Part B – Directions: In preparation for a class discussion, read each of the following selections on the motives and leadership of Western European explorers during the Age of Discovery. Admiral of the Ocean Sea At the end of the year 1492 most men in Western Europe felt exceedingly gloomy about the future. Christian civilization appeared to be shrinking in area and dividing into hostile units as its sphere contracted. For over a century there had been no important advance in natural science, and registration in the universities dwindled as the instruction they offered became increasingly jejune and lifeless. Institutions were decaying, well-meaning people were growing cynical or desperate, and many intellectual men, for want of something better to do, were endeavoring to escape the present through studying the pagan past.
Islam was now expanding at the expense of Christendom. Every effort to recover the Holy Sepulcher at Jerusalem, touchstone of Christian prestige, had been a failure. The Ottoman Turks, after snuffing out all that remained of the Byzantine Empire, had overrun most of Greece, Albania, and Serbia; presently they would be hammering at the gates of Vienna....
With the practical dissolution of the [Holy Roman] Empire and the Church's loss of moral leadership, Christians bad nothing to which they might cling. The great principle of unity represented by emperor and pope was a dream of the past that had not come true. Belief in the institutions of their ancestors was wavering. It seemed as if the devil had adopted as his own the principle "divide and rule." Throughout Western Europe the general feeling was one of profound disillusion, cynical pessimism, and black despair. . . .
Christopher Columbus belonged to an age that was past, yet he became the sign and symbol of this new age of hope, glory, and accomplishment. His medieval faith impelled him to a modern solution: expansion. If the Turk could not be pried loose from the Holy Sepulcher by ordinary means, let Europe seek new means overseas; and he, Christopher the Christ-bearer, would be the humble yet proud instrument of Europe's regeneration. So it turned out, although not as he anticipated. The First Voyage to America that he accomplished with a maximum of faith and a minimum of technique, a bare sufficiency of equipment and a superabundance of stout-hearted
ness, gave Europe new confidence in herself, more than doubled the area of Christianity, enlarged indefinitely the scope for human thought and speculation, and "led the way to those fields of freedom which, planted with great seed, have now sprung up to the fructification of the world."
In his faith, his deductive methods of reasoning, his unquestioning acceptance of the current ethics, Columbus was a man of the Middle Ages, and in the best sense. In his readiness to translate thought into action, in lively curiosity and accurate observation of natural phenomenon, in his joyous sense of adventure and desire to win wealth and recognition, he was a modern man. . . .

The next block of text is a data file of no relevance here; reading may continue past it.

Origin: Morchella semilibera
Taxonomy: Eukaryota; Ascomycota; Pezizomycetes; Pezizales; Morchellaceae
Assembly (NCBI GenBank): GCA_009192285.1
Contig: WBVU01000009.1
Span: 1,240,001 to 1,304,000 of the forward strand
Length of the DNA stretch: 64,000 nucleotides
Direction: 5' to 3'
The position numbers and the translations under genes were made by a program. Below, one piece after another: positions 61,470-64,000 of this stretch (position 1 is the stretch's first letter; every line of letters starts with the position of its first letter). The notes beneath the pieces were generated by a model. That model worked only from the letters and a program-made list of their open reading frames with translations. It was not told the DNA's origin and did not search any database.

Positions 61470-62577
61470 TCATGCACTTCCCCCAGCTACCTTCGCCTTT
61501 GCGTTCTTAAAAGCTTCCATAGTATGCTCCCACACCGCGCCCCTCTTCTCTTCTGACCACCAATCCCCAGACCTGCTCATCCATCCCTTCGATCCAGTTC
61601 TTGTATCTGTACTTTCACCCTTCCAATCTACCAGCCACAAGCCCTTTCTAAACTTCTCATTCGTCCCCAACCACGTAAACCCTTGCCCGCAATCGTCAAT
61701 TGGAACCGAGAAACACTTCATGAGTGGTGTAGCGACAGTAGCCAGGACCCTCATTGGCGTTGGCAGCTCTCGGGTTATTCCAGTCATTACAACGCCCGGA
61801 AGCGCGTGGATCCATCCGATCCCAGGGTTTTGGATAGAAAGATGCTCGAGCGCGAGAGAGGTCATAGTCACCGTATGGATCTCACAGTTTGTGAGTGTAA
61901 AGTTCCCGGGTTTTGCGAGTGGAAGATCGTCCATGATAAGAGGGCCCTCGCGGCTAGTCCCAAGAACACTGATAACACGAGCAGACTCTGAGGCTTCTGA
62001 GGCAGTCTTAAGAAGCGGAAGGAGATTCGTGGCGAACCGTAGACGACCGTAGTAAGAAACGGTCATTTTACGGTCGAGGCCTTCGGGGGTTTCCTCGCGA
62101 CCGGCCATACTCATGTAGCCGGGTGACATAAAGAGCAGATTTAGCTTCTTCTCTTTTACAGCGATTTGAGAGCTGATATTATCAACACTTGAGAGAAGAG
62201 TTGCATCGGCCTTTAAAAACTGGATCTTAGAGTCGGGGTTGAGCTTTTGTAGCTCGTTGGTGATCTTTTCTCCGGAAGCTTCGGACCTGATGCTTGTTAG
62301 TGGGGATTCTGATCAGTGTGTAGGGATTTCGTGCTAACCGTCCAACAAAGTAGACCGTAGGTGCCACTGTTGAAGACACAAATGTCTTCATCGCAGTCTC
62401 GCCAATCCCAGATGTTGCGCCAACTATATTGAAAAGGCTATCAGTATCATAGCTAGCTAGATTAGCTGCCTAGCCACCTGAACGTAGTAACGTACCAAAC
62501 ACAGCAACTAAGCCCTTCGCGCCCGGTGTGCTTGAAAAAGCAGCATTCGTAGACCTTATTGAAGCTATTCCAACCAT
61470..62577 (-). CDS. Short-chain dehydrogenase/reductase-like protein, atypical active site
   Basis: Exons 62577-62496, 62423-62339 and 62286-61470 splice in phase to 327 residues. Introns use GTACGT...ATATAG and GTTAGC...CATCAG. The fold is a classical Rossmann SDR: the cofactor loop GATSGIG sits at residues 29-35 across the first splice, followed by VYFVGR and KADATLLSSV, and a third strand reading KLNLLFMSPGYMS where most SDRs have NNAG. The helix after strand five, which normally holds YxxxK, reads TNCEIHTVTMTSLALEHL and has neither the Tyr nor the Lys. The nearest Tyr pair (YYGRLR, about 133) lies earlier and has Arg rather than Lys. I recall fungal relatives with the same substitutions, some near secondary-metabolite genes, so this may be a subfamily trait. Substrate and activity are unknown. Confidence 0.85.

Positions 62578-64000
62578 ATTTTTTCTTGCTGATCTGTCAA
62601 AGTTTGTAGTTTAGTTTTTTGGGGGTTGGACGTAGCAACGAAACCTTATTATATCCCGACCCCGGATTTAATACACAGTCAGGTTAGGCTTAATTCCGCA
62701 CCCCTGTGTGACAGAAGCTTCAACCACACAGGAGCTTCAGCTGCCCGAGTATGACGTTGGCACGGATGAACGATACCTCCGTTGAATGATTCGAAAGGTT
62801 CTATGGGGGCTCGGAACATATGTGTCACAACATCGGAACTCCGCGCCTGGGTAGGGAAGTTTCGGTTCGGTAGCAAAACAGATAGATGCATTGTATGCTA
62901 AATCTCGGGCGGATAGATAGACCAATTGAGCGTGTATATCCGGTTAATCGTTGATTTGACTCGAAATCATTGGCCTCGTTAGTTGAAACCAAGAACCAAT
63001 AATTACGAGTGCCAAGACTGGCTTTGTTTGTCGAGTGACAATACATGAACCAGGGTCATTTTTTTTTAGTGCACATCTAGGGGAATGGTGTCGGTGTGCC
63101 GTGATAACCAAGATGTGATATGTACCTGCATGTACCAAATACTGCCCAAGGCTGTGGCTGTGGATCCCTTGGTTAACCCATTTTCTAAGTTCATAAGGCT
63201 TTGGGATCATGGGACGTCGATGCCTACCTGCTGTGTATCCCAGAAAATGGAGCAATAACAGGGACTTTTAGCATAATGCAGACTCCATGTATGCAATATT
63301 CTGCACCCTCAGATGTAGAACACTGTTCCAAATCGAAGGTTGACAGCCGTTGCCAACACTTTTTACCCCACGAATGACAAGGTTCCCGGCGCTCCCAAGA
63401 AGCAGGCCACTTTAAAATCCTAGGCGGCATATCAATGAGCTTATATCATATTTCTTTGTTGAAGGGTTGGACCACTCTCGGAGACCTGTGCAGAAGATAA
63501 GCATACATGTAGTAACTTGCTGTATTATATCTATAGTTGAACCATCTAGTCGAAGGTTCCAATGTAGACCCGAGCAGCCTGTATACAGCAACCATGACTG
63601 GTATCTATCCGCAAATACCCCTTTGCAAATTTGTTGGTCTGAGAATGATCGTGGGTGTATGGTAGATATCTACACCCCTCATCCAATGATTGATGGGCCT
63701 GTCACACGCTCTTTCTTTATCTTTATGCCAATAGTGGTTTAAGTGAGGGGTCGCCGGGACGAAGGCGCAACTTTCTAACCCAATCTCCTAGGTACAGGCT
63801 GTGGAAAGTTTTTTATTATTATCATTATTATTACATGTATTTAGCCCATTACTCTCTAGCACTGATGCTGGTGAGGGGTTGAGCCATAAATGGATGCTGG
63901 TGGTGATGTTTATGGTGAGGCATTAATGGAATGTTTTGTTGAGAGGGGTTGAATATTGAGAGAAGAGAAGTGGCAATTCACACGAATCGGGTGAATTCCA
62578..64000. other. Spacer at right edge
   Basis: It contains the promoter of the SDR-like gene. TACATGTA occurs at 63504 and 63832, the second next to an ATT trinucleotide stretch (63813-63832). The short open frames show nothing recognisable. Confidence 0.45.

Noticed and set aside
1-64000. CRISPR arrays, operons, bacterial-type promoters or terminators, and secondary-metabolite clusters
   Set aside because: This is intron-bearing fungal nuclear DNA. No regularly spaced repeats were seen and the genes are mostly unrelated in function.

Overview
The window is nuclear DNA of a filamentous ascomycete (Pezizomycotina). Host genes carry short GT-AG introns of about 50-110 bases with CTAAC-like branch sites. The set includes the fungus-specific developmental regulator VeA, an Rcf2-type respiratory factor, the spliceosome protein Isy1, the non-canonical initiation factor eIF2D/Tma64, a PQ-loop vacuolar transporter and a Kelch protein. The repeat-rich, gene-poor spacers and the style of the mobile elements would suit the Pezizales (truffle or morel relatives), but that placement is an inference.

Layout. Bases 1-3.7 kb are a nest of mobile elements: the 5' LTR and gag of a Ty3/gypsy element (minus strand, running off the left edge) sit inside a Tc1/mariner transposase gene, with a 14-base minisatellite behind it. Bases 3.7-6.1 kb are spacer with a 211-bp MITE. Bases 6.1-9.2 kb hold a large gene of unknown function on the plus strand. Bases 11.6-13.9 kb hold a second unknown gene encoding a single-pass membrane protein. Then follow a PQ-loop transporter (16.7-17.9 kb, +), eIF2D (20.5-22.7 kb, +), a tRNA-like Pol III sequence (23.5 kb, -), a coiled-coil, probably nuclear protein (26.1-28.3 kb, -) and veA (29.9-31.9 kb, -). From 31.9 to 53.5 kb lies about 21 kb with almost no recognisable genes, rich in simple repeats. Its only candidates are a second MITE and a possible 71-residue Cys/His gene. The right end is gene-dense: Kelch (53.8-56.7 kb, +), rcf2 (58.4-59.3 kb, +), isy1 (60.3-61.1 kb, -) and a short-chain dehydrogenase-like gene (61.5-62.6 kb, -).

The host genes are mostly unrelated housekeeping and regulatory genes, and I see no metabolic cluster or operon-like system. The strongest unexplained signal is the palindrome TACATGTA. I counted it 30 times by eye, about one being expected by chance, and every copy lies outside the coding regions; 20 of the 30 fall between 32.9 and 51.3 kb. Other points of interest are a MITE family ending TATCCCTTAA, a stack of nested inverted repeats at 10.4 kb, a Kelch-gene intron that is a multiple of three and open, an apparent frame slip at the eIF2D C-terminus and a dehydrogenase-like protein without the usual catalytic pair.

A Gentlemen's Code Confucius says, A gentleman does not specialize.
Confucius says, A gentleman does not compete for the sake of competition. In the archery contest, for instance, the competitors salute one another before ascending the platform to shoot and drink to each other's health after the shooting. They compete, but they compete as gentlemen. . . .
Confucius says, A gentleman loves virtue; a small man loves material gains. A gentleman thinks of the consequence of his proposed deed; a small man thinks of only the benefit that he can obtain as a result of his proposed good deed.
Confucius says, A gentleman is not concerned about his lack of position; he is concerned about his lack of virtue. He is not concerned about whether other people know him; he is concerned about whether he has in himself something worthy of knowing.
Confucius says, A gentleman understands what is right; a small man understands what is profitable. . . .
Historic India . . . [I)n the Upanishads the connection between individuality and Brahman is expressed . . . "As flowing rivers disappear in the sea, losing their name and form, thus a wise man, freed from name and form, goes to the divine person who is beyond all."
This idea lies at the opposite pole from one of the major themes of Western thought, which extols the individual above all else. But the absorption of individuality in a greater whole was - and is - the Indian idea of bliss.
Until man achieves that understanding [that the Self is one with the greater whole), the Upanishads explain, he must endure repeated rebirths... The body is like a suit of clothes the soul wears; as a suit of clothes is shed when it is worn out, so the soul sheds a worn-out body and puts on a new one....
The Ottoman Turks The Ottoman Turks created an empire of tribute from their non-Muslim subjects, which they used as an economic base. The Turks came from Central Asia and subdued most of the Arab world, adopted Islam, and became content to rule over the infidels with little concern for creativity. Soon the leadership of their empire, absorbed by sensuous palace life, lost effective control of the empire, stagnated, and contented itself with boasting about Turkish superiority and past achievements.